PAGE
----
Some Reflections

Primrose Hill Road, London NW3. January 2023

At the end of my last post, given that I had been referred to not long before as “young and ‘andsome” and “young and beautiful”,  I wrote that perhaps I needed to engage in some self-reevaluation.  However, at almost 78, a reassessment of my own persona seems as if it might well be time wasted.  Nonetheless, I thought that some reappraisal might be in order, if not of the body then of the soul.  So, in that vein, I’ve decided to examine part of this blog, which began all of seven years ago, in December 2015.

I thought I’d been posting to the blog fairly regularly, about once a week, but the first thing I discovered when I started to look through the 275 posts was that initially, I was composing these pieces approximately once every other day! Furthermore, what I’d written in them has long escaped my memory.  Mostly, I think I’d have an idea, write about it and then post it—and that was that.  So … I decided to go back and if not read what I had written, at least look at the photographs that I’d included if only because I had decided at the outset to give the blog the utterly unoriginal title PhotoGeography for reasons that were obvious to me, if not to others.  Consequently, I decided to look not at the text at all but at the pictures as people sometimes ask me what kind of pictures I take, to which my flippant response is usually “whatever the camera is pointing at”.

What the camera saw!

But first, a few words about maintaining a blog, which is basically fun.  I just spill out whatever’s on my mind for it’s not all that difficult to concoct a few hundred words.  Moreover, it doesn’t really matter who reads it or if anyone reads it at all—but nevertheless it’s nice to know if they do. I suppose it’s a bit like what the thousands of journalists who write for daily newspapers or presenters on TV do although it has the added plus in that nobody is paying me a salary for filling up space or time with my rubbish!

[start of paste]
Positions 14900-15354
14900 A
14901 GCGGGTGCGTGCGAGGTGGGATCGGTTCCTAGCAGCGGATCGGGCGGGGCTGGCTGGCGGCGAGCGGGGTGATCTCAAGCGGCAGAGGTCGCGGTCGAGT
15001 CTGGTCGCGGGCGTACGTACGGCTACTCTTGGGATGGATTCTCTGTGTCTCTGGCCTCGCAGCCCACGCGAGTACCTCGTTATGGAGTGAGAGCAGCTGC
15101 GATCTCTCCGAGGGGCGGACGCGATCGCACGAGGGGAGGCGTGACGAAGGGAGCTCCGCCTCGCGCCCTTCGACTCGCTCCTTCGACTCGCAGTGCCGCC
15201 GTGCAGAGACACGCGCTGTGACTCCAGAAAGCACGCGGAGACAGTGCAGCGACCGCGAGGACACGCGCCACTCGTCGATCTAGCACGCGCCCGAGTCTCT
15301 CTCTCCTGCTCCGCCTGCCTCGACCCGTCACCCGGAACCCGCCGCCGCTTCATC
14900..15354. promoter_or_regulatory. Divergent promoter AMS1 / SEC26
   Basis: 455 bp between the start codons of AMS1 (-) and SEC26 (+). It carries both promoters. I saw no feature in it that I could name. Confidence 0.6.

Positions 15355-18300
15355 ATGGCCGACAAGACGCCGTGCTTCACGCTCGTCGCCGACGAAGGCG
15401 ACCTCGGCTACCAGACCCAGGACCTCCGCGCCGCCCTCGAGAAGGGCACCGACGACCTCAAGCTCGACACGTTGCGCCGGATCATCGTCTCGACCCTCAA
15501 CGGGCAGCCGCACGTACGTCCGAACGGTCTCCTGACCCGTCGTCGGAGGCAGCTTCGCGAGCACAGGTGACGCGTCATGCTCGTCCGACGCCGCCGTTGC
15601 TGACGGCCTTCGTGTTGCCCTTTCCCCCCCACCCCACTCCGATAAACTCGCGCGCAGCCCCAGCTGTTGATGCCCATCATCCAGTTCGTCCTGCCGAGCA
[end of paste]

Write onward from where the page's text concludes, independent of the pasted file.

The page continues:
Of course, one of the problems with all news media is the curse of a deadline. But as a former academic, I know that if you don’t have one, some things will never get done at all.  However, a deadline for a professional journalist intimates that a column must be seen in tomorrow’s newspaper with another perhaps a couple of days later, or a newscast has to fill a specified time, so if a correspondent has nothing consequential to write about, s/he still has to fill the allotted column space and the TV news show still has to make up 60 minutes, so the programme has to be padded out with inane stories.  But as an amateur blogger, I am not bound by any deadline though having one, even one set by myself, helps me get something out.

The bloggers’ guru, although most people wouldn’t recognize him as such (though even he might have possibly been chuffed by that designation) broadcast a programme that lasted a period of 58 years.  Alistair Cooke’s Letter from America was broadcast on the BBC Home Service between 1946 and 2004 and these pieces were veritable treasures.  He defaulted only once on his deadline, towards the end of his very long life, by which time his lung cancer just allowed him to to talk with great difficulty.  His formula was a gem of compactness and erudition.  The slot was 15 minutes long and the opening was a short pithy statement about something topical. The middle section, which usually occupied the bulk of each “letter”, was another topic loosely — but never artificially — affixed to the opening, while the epilogue reverted to the opening and was linked logically to the middle section.  Reading these pieces decades on is a pleasure for it was pure art, well practised and honed to perfection—and a model for all bloggers to emulate.  It certainly is for me.


Well, it’s taken me nearly 700 words to get to this point so I’ll try to respond to that query, namely, what sort of photos I take or what does my camera see.  I’m ignoring the texts of that first month of posting to the blog and I just look at the photos because until I looked at them again last week, I hadn’t given them much thought for seven years.  In the event, I “discovered” that there are all sorts of things there — such as photos of

Landscapes (I used to be a geographer),

Holiday pictures,

Grand Canal, Venice

Pictures of people, 

Wayne Rooney

Street signs and such like…

… like this one that appeared just after he had become Leader of the UK Labour Party and it was neither the picture nor the headline that caught my eye but the two captions in the bubbles, partly hidden by the lattice!)

And inevitably, even a family picture!

The thrill of winning! Lily Waterman, aged c.3 yrs.

So, let me present some of the pictures that appeared in my blog posts at the end of December 2015 and in January 2016. (I warn you in advance that there are a few more than usual!)

The first is a didactic photo from August 1972 of Bingham Canyon Copper Mine in Utah.  I used to use this photo to explain the concept of scale, as illustrated by the more than 70 goods wagons that appear in it …